With resurgent COVID-19 cases across the country, there continues to be apprehension about the upcoming college football season and its effects. The worst-case scenario, of course, is that playing the season too soon will result in unnecessary illnesses and deaths as the U.S. battles an elongated first wave in the pandemic. As such, many possibilities for the upcoming season have been discussed, including delaying it until spring 2021.
However, that move carries its own problems, primarily with disrupting schedules and its proximity to the following season. Speaking with reporters on Wednesday, Penn State athletic director Sandy Barbour called such a move a "last resort" for fitting the season safely into the calendar.
"One of the biggest challenges [of a spring season] -- and it's probably the biggest one in my mind -- is the proximity to next season, and frankly a second lost spring ball," Barbour told ESPN. "Overcomeable, if perhaps we're willing to have a shortened season -- again in the category of 'something is better than nothing,' that may not be a problem at all."
Balbour continued: "There's no doubt there's been a little bit of pessimism here in the last couple of weeks that we really hadn't had for probably about four to six weeks ... I think that's part of the ebb and flow of the virus here. Obviously my hope is that, maybe, as people start looking at the masking and social distancing again and all of the precautions and recommitting to the seriousness of this, we'll see it flatten out."
Perhaps the most concerning aspect is that college athletics decision-makers within the NCAA are only now putting their collective heads together to come up with a nationwide policy for coronavirus guidelines. Herd immunity has hardly been proven as an effective combatant while leaving plenty of questions.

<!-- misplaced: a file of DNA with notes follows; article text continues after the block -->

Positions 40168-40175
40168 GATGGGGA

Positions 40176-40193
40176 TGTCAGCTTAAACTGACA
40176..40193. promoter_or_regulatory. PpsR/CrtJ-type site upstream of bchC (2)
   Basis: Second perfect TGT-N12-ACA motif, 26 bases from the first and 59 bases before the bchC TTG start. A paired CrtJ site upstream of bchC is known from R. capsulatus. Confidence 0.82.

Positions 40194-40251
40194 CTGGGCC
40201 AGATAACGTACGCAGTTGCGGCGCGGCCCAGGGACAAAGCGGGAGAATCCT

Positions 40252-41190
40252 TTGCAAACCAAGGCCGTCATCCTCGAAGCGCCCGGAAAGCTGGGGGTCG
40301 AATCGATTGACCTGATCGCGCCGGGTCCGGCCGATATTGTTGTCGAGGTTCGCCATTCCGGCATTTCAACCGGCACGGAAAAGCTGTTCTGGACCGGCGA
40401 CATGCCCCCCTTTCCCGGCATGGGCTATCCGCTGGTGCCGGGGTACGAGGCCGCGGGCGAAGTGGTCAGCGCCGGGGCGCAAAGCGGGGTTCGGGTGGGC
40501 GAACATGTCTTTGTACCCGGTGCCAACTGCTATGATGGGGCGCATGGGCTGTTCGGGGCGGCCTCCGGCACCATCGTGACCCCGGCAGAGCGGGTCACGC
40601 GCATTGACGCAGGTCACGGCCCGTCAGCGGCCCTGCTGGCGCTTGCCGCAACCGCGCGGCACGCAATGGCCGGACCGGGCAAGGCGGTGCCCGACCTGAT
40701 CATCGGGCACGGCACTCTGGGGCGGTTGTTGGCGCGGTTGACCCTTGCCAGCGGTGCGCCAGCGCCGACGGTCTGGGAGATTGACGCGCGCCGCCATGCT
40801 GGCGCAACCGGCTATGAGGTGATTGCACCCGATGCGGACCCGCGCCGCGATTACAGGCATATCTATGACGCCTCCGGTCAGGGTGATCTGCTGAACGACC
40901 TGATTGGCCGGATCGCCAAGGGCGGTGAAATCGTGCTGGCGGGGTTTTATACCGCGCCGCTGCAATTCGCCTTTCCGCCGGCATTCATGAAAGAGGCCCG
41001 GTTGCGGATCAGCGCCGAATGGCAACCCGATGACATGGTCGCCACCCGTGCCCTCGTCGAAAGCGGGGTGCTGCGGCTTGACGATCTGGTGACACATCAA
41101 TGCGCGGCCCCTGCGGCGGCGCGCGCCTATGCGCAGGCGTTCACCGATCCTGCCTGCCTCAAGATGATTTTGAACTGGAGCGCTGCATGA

Sen. Jacky Rosen notes the number of positive COVID-19 tests: "The NCAA should step in to provide a nationwide framework." Ohio State president/NCAA chairman Michael Drake says he supports uniform approach from NCAA in dealing with sports now and that discussion is happening.— Jon Solomon (@JonSolomonAspen) July 1, 2020
Still, the NCAA's six-week preseason calendar is on schedule and outside of some lower-level cancellations Week 0 is officially less than two full months away. However, there are signs that a fall 2020 season is anything but certain. Multiple schools have halted preseason voluntary workouts as a result of outbreaks of the virus. The Ivy League is expected to make an announcement next week about its fall season and schools like Morehouse College have already canceled its season.
It still feels unlikely that there would be no college football at all; a previous survey of FBS ADs indicated only that there is uncertainty of what that season will look like. But with a greater push on wearing masks, physical distancing and hand washing, it's clear there's still a ways to go before college football can safely be played.